How to save the US Postal Service
Craig A. Huey
Direct mail will be dead for many companies and dying for many more — if postal rates rise in 2011.
Some have the delusion that small reforms at the US Postal Service will protect the direct mail industry, but a number of direct marketers and political leaders recognize the problem can't be solved by lobbying and compromise.
Many, including Congressman Dana Rohrabacher (R-CA), favor abolishing the postal monopoly and turning the failing USPS over to the employees. Still others want the government to get out of the way and do away with antiquated postal monopoly laws.
The inefficiencies of this monopoly have resulted in a $3.8 billion net income loss at the end of 2009, and an expected loss of $7 billion in 2011. Now the postal service has proposed a 23.3% average increase for standard parcels and non-flat machinable pieces.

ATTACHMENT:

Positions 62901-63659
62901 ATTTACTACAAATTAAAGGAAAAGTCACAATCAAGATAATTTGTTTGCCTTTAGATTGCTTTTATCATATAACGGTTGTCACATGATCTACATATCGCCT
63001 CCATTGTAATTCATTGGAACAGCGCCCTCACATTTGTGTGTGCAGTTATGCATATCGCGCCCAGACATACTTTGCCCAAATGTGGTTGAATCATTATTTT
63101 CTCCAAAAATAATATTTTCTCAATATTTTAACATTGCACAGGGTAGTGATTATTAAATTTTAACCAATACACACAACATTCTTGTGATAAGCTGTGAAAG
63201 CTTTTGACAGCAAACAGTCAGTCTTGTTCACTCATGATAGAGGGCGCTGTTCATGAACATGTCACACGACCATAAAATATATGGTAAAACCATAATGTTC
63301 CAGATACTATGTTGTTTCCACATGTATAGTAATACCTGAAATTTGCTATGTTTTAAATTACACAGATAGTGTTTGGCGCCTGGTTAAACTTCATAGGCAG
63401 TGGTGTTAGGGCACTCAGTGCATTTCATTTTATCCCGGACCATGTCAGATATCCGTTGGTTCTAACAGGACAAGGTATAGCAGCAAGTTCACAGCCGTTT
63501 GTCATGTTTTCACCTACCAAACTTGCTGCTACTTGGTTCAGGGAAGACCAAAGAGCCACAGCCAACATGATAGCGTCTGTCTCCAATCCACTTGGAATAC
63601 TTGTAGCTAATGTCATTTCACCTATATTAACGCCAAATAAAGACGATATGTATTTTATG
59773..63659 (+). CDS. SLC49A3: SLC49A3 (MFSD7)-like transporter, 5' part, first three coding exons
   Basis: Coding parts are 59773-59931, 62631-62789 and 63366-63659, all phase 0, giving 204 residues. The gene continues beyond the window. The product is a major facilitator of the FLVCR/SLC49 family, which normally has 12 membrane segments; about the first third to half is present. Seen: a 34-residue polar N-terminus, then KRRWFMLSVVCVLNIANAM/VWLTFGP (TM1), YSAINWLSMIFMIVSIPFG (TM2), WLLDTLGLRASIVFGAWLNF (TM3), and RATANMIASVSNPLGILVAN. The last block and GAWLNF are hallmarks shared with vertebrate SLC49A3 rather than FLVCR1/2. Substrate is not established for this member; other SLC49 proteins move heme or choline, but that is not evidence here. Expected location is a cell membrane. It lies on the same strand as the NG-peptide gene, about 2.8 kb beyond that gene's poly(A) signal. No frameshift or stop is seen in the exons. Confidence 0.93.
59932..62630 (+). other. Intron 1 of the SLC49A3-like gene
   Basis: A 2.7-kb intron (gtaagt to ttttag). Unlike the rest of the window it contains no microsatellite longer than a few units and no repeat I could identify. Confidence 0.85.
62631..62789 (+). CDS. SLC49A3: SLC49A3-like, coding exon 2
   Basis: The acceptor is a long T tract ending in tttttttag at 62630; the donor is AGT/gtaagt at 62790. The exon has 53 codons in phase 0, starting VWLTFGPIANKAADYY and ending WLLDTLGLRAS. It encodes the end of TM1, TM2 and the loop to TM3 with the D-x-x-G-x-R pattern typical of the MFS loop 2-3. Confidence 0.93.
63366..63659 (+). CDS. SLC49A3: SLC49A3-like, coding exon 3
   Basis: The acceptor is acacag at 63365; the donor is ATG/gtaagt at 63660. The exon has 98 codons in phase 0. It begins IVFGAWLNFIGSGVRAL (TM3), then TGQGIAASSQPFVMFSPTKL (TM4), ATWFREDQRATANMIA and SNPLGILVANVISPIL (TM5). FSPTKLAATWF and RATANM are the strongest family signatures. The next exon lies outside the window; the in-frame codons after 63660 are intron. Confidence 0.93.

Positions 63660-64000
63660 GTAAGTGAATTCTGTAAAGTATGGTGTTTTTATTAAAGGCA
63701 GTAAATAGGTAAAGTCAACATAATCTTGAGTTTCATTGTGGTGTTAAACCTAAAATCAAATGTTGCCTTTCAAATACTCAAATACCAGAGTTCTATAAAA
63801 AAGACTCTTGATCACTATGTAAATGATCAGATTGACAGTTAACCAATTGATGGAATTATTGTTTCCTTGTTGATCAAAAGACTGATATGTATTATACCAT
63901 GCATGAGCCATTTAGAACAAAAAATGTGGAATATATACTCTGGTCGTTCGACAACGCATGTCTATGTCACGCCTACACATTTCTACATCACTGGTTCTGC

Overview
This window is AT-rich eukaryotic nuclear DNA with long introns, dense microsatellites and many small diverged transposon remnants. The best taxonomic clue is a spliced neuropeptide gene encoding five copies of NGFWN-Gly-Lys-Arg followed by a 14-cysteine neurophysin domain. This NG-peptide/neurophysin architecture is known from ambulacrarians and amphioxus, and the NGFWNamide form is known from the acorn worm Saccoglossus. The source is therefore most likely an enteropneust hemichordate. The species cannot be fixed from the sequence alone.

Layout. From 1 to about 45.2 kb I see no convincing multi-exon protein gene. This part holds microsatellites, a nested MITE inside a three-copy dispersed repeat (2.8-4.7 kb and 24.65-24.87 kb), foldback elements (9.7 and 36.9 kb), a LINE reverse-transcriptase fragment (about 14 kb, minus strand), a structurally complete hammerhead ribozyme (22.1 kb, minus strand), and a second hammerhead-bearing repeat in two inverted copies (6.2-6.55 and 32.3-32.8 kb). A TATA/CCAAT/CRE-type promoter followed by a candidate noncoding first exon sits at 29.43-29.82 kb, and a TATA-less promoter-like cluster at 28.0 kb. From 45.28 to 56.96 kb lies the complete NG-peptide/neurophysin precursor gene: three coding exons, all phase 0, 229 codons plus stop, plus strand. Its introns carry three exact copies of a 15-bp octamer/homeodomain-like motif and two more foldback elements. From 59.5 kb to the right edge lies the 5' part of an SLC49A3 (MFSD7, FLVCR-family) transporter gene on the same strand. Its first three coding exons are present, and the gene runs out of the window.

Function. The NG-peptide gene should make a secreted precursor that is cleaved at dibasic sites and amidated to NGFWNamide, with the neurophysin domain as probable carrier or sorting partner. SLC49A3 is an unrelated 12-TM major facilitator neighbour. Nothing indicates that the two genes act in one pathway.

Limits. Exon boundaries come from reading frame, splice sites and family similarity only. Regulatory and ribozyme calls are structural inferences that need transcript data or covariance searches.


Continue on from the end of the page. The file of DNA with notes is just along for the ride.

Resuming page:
This means a grim future for thousands of companies and millions of jobs for marketers, retailers and business owners. And the consumer loses, as well.
What's more, to raise prices above the Consumer Price Index would violate the safeguards imposed on pricing in the Postal
Accountability and Enhancement Act of 2006, according to Sen. Susan Collins (R-ME), who authored the law.
Monopolies cut service instead of improving it. USPS is currently reviewing a reduction in mail delivery to five days a week, which studies show could save from $1.9 to $3.5 billion a year.
President Obama said, “UPS and FedEx are doing just fine…it's the post office that's always having problems.”
It's time to end the monopoly. Deregulation and privatization will greatly benefit all mail customers and ensure a prosperous future for the direct mail industry. The alternative is a slow death.